Many people look to ERDF projects for the solution, but they’ve never quite hit the mark. This is because projects are highly focused, and fail to address the collection of challenges required to cross the gap. In addition the typical 12hr limit was hardly enough to scratch the surface of any problem – let alone solve it.
Companies regularly started an ERDF project, only to be told “yes it’s possible, here’s a report. Sadly though, we’ve not actually developed anything useful and you’re on your own now”. And, the vicious cycle continues.
The big breakthrough for manufacturing and engineering in Lancashire
In a seemingly sparse landscape, a glimmer of hope appears on the horizon. This is due to the fourth industrial revolution (Industry 4.0) gathering pace, with digital capabilities starting to become better connected. With this, the possibility of a joined-up future starts to take shape.
Since late 2018, this has started to become a reality though two key North West projects. These will change the landscape for many businesses across the region.
Firstly, we have in4.0. It’s mission is to establish the North West as the place for pioneers in the fourth industrial revolution. It achieves this by supporting businesses to be early adopters of industrial digital technologies, building a future workforce that supports innovation.
We’re extremely proud to be involved in the development and delivery of a series of workshops for in4.0. These workshops help you develop a digital strategy aligned to your key growth aims.
This project is impressive in itself. But, when you combine it’s potential with another key project, the opportunities are further amplified – the development of AMRC NW.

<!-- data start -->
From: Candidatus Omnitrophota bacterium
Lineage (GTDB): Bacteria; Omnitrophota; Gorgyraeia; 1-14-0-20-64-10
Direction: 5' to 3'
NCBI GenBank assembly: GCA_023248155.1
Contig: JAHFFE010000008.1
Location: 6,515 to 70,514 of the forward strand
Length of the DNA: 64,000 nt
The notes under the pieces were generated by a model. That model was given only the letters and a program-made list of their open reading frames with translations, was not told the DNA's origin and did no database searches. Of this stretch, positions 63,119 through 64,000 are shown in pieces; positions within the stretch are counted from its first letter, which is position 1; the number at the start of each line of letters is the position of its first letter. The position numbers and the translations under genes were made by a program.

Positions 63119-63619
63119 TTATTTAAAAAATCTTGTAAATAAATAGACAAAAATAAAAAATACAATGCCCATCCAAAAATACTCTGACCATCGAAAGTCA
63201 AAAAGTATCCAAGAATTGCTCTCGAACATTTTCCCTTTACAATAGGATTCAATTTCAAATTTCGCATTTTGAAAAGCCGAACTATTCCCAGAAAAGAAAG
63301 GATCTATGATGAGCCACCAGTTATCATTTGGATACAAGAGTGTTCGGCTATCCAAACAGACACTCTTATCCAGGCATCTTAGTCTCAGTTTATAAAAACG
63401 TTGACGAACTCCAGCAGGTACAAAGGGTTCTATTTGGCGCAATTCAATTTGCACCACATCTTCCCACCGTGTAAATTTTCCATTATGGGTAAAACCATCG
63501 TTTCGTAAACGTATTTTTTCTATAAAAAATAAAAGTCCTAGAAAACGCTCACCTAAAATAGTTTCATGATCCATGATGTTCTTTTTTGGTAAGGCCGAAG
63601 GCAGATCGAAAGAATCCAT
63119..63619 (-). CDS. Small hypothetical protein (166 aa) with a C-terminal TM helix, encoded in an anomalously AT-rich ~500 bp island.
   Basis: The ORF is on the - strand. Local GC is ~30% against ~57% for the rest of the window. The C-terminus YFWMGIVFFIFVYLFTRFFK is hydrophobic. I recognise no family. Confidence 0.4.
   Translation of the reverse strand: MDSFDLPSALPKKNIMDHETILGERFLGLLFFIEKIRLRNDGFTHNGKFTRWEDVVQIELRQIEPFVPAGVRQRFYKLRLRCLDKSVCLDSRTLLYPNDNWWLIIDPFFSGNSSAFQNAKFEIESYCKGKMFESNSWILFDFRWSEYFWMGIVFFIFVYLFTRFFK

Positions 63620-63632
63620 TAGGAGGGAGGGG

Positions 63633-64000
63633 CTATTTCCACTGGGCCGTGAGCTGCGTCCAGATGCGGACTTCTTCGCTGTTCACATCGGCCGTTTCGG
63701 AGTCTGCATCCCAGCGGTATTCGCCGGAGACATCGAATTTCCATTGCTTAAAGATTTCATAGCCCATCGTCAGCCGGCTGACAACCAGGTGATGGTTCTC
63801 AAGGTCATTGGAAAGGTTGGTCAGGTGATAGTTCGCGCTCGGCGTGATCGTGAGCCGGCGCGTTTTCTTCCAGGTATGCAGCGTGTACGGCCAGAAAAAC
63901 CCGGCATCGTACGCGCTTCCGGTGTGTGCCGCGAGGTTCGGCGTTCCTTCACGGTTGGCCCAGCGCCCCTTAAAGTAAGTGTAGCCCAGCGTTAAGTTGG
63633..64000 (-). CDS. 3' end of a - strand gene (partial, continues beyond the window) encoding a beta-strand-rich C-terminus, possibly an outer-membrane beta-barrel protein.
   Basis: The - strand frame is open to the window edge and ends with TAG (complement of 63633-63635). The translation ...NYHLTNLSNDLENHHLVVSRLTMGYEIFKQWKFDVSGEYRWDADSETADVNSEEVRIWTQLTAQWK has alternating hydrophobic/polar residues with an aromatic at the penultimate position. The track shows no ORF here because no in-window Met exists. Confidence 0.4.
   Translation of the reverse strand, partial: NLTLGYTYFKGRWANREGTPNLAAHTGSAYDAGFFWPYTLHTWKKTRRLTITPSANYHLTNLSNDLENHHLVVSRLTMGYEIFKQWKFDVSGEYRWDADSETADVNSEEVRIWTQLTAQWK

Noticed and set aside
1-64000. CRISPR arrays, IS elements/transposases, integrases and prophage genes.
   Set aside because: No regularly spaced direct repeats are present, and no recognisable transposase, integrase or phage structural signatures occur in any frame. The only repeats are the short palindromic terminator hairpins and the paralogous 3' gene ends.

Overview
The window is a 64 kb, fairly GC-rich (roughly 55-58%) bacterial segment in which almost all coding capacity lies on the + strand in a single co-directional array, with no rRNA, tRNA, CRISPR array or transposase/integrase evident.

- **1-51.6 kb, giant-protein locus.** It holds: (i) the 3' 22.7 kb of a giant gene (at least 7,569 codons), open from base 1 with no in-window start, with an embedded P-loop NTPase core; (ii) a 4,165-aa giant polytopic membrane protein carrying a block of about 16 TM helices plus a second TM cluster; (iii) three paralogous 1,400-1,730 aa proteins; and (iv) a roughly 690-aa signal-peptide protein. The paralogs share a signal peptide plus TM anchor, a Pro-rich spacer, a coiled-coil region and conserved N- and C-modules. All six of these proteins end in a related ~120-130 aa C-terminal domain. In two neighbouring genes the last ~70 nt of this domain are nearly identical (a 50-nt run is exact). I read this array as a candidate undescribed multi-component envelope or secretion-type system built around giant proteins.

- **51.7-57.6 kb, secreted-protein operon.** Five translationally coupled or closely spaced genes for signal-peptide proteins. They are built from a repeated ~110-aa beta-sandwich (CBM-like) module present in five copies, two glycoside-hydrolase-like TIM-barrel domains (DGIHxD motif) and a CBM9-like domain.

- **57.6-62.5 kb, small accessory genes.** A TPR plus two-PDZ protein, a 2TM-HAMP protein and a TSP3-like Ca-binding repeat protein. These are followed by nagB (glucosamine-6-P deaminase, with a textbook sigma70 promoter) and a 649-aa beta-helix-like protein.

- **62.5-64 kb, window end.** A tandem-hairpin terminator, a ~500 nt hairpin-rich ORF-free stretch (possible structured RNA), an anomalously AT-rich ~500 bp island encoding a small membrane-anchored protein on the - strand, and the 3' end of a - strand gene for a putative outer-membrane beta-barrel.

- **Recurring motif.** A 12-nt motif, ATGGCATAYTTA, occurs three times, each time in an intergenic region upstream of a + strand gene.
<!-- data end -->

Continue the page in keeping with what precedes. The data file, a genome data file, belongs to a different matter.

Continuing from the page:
The Advanced Manufacturing Research Centre
The Advanced Manufacturing Research Centre (AMRC) specialises in industry-focused technical R&D. The group has specialist expertise in machining, casting, welding, additive manufacturing, composites, testing and training. It has a global reputation for helping companies overcome manufacturing problems. It has become a model for collaborative research involving universities, academics and industry, worldwide. And now, it’s coming to the Samlesbury site, next to BAE Systems.
This is the bridge that traverses our “chasm of doom”. The team at AMRC can help you address key challenges you’re facing. Combined with the support from in4.0, it can turn them into delivery projects, setting your business for future growth. But that’s still not it. Pull this together with the new funds available from the Made Smarter programme, the Manufacturing Growth Fund, and other support from Boost Business Lancashire and suddenly we’ve got all the pieces of a jigsaw.